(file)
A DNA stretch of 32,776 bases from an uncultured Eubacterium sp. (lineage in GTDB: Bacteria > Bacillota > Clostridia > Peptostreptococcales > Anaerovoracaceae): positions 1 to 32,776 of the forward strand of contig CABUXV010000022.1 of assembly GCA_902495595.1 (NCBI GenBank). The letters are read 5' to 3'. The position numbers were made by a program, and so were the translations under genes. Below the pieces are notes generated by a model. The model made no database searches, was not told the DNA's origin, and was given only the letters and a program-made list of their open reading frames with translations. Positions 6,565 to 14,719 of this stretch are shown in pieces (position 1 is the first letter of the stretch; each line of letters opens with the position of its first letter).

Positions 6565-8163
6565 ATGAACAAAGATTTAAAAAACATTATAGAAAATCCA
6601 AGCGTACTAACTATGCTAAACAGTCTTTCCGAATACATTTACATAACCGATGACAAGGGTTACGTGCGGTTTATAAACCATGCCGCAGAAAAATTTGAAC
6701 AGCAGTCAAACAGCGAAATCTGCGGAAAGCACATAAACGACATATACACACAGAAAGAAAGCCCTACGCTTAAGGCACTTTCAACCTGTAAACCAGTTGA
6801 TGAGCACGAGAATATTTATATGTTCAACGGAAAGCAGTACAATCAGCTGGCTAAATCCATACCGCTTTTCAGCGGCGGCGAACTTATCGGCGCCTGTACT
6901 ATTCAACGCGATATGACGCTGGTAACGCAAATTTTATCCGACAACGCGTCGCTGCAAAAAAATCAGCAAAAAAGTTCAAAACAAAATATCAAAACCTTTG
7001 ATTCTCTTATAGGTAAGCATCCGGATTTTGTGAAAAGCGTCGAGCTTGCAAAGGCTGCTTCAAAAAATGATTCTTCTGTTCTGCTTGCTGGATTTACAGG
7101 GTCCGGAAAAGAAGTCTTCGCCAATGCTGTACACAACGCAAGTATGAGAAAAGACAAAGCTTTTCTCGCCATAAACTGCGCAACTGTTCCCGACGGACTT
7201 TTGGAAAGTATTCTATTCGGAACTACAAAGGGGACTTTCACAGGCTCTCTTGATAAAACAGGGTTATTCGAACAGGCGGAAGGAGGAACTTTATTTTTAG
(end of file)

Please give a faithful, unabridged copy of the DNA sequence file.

A DNA stretch of 32,776 bases from an uncultured Eubacterium sp. (lineage in GTDB: Bacteria > Bacillota > Clostridia > Peptostreptococcales > Anaerovoracaceae): positions 1 to 32,776 of the forward strand of contig CABUXV010000022.1 of assembly GCA_902495595.1 (NCBI GenBank). The letters are read 5' to 3'. The position numbers were made by a program, and so were the translations under genes. Below the pieces are notes generated by a model. The model made no database searches, was not told the DNA's origin, and was given only the letters and a program-made list of their open reading frames with translations. Positions 6,565 to 14,719 of this stretch are shown in pieces (position 1 is the first letter of the stretch; each line of letters opens with the position of its first letter).

Positions 6565-8163
6565 ATGAACAAAGATTTAAAAAACATTATAGAAAATCCA
6601 AGCGTACTAACTATGCTAAACAGTCTTTCCGAATACATTTACATAACCGATGACAAGGGTTACGTGCGGTTTATAAACCATGCCGCAGAAAAATTTGAAC
6701 AGCAGTCAAACAGCGAAATCTGCGGAAAGCACATAAACGACATATACACACAGAAAGAAAGCCCTACGCTTAAGGCACTTTCAACCTGTAAACCAGTTGA
6801 TGAGCACGAGAATATTTATATGTTCAACGGAAAGCAGTACAATCAGCTGGCTAAATCCATACCGCTTTTCAGCGGCGGCGAACTTATCGGCGCCTGTACT
6901 ATTCAACGCGATATGACGCTGGTAACGCAAATTTTATCCGACAACGCGTCGCTGCAAAAAAATCAGCAAAAAAGTTCAAAACAAAATATCAAAACCTTTG
7001 ATTCTCTTATAGGTAAGCATCCGGATTTTGTGAAAAGCGTCGAGCTTGCAAAGGCTGCTTCAAAAAATGATTCTTCTGTTCTGCTTGCTGGATTTACAGG
7101 GTCCGGAAAAGAAGTCTTCGCCAATGCTGTACACAACGCAAGTATGAGAAAAGACAAAGCTTTTCTCGCCATAAACTGCGCAACTGTTCCCGACGGACTT
7201 TTGGAAAGTATTCTATTCGGAACTACAAAGGGGACTTTCACAGGCTCTCTTGATAAAACAGGGTTATTCGAACAGGCGGAAGGAGGAACTTTATTTTTAG